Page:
In most pleas entered in court, defendant will state that he or she waives certain rights, such as the right to a jury trial, the right to remain silent were the matter to proceed to trial, the right to subpoena witnesses to court and cross-examine them, etc.
In some counties, the waivers will include an agreement that defendant waives “all rights regarding state and federal writs and appeals. This includes the right to appeal my conviction, the judgement, and other rights previously issued by the court. I agree not to file any collateral attacks on my conviction or sentence at any time in the future. I further agree not to ask the Court to withdraw my plea for any reason after it is entered.”
Is this type of broad waiver enforceable? What if there is a mistake in the handling of the case after the plea is entered, i.e. in establishing custody credits?
This issue was put to the test in the Sixth Appellate District in an appeal by Sotero Genaro Becerra over the calculation of his custody credits, although the custody credits were calculated before he entered his plea. Becerra had entered into a plea bargain with a broad waiver of his right to appeal the judgment (sentencing, when custody credits are calculated, is part of a judgment). Was the waiver enforceable?
Could he still file an appeal? If so, when would such a waiver of the right to appeal be enforceable, if ever? If he could not, was that a deprivation of due process of law?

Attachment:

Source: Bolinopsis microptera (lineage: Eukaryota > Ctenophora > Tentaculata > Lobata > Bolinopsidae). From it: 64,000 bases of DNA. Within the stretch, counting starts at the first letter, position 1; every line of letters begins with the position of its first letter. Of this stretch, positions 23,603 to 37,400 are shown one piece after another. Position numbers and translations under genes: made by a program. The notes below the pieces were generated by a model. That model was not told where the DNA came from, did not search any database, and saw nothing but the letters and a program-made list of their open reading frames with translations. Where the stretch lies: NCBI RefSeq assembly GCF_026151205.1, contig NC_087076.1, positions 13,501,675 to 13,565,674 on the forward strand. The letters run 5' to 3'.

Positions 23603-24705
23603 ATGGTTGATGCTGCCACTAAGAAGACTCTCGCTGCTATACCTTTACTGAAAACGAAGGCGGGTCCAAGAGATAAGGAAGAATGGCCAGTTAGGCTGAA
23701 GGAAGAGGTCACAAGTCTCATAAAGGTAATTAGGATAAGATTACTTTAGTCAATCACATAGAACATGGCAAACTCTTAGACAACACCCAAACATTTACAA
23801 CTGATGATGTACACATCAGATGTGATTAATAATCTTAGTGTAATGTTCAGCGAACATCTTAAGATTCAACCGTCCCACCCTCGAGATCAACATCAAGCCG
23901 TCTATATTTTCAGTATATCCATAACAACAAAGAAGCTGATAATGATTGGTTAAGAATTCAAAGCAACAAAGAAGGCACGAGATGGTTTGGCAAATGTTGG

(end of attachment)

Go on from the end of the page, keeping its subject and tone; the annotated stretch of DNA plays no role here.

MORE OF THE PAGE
The underlying events leading to the plea and then the appeal were that in 2018, Mr. Becera pleaded no contest to driving a vehicle or taking a vehicle without the owner’s consent (Vehicle Code § 10851(a)) and misdemeanor evading an officer (Penal Code § 148(a)(1). In entering his plea, he admitted he had a prior conviction for 10851(a) and that he had served a prior prison term within the meaning of Penal Code § 667.5(b) within the last five years (a one-year sentence enhancement). The judge also found that Becera had violated the terms of his mandatory supervision from a conviction a year earlier. The sentence for all of this was two years in county jail and three years of further mandatory supervision. At time of the sentence and judgment, Becera was given 72 days of custody credit (based on 36 days actual time in custody, plus 36 days conduct credit).
Becera then filed an appeal of his sentence, claiming he should have received 164 days of credit. The trial court judge refused to find probable cause for the appeal and thus did not sign a certificate of probable cause.
Becera’s appeal was therefore dismissed before the appellate court even reached a decision on the custody credits claim.
This article is written to explain for the reader when a certificate of probable cause is required for an appeal. The answer is that such a signed certificate is required under Penal Code § 1237.5 and California Rules of Court, Rule 8.304(b), when the claim falls within the scope of the appellate waiver taken during the plea.
Once one obtains a signed certificate of probable cause, one may argue that the waiver entered during the plea is unenforceable, i.e. that it was not entered into in a knowing and intelligent manner or for some other reason. If the appellate court agrees that the waiver is unenforceable, then it will reach the merits of the underlying claim. People v. Espinoza (2018) 22 Cal.App.5th 794, 803.
However, no certificate of probable cause is required for an appeal raising an issue not within, or outside, the appellate waiver.
If the calculation of custody credits was done after the plea was entered, then no certificate of probable cause would have been required. Here, however, the trial court performed this calculation and Becera knew what it was before he entered into his appellate waiver, so his appeal would require a certificate of probable cause to proceed. Thus, the trial court judge did not sign the certificate of probable cause and the appeal was properly dismissed without reaching the custody credits argument at all.